Mindfulness for health
One of the first applications of “mindfulness” practices as a clinical therapy in the West was made in the late seventies by Jon Kabat-Zinn and colleagues (University of Massachusetts, United States) who developed a stress reduction program in a group format based on "mindfulness" known as MBSR – Mindfulness-Based Stress Reduction.
MBSR, also mentioned in the literature as Stress Clinic, has been studied for at least 30 years. It is a form of structured intervention aimed at people and patients with clinical conditions associated with harmful levels of "stress".
Rooted in eastern philosophies and practices (Tibetan Buddhism, Zen, among others) MBSR is structured as a program that involves face-to-face activities (with an instructor) and distance learning, combining simple techniques of "mindfulness" and meditation. The efficacy and effectiveness of MBSR were studied in a variety of populations, including people with a diagnosis of cancer, anxiety, depression, heart diseases, among others, as well as healthy individuals, professionals, students and athletes.
MBSR is a highly structured eight-week program, in which participants meet weekly for approximately 2.5 hours for experiences of "mindfulness" techniques and meditation.
Participants are also given assignments to be performed at home or work environment, on a daily basis and with an average duration of 45 minutes. They are encouraged to incorporate "mindfulness" in their daily lives, allowing the routine activities to become, in a sense, also an opportunity to practice "mindfulness" (informal practice).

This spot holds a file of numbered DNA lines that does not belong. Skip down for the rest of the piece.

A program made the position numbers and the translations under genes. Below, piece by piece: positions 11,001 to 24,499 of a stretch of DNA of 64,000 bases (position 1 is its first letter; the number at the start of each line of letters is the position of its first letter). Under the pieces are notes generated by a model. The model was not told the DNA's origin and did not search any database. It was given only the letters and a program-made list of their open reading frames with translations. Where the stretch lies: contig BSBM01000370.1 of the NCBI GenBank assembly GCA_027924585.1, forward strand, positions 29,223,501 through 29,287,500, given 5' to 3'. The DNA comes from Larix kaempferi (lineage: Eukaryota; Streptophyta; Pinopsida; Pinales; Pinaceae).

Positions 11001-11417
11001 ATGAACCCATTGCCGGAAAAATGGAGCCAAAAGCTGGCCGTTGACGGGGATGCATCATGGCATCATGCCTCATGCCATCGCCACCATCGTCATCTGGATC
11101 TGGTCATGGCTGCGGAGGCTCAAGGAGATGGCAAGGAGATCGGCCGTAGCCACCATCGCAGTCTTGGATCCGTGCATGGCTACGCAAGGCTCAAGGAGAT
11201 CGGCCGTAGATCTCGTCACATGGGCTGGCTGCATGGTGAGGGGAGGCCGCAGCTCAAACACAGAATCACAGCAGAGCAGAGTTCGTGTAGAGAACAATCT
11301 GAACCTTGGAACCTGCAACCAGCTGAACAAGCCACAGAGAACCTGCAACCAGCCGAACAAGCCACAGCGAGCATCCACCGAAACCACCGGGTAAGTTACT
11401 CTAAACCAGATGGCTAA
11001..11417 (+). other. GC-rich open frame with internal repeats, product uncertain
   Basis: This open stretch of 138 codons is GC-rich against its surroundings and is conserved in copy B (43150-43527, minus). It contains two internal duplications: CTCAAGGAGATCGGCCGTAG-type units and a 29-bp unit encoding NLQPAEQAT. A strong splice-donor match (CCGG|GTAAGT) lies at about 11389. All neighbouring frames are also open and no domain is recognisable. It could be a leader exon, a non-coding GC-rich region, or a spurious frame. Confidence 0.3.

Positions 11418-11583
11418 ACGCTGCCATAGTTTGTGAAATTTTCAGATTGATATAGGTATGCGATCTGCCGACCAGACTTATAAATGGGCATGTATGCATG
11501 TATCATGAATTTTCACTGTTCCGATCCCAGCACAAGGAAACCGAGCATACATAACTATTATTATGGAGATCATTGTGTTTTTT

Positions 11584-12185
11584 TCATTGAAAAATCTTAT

The main techniques used are mindful breathing, body-scan (a technique that bears some similarity with progressive muscle relaxation), walking meditation and mindful movements using body postures that can be performed by individuals with different levels of ability and physical condition.
After the conclusion of the 8 week program, participants are expected to become able to keep practicing the techniques by themselves or in groups and in their own environments (at home or at work), which can create a sustainability effect important to health promotion and practitioners empowerment.
Other types of Mindfulness programs
There are several other therapeutic interventions based on "mindfulness" (mindfulness-based interventions – MBIs), for instance, “Mindfulness-Based Cognitive Therapy” (MBCT), “Breathworks Mindfulness-Based approaches to Pain and Illness” (MBPI), and “Acceptance and Commitment Therapy” (ACT). In general, these interventions are carried out in groups and in sessions in which are taught, practiced and discussed mindfulness techniques for health and depending on the specific focus of the program, other topics are also addressed as depression, chronic pain, addiction, eating disorders, cognitive-behavioral techniques, among others.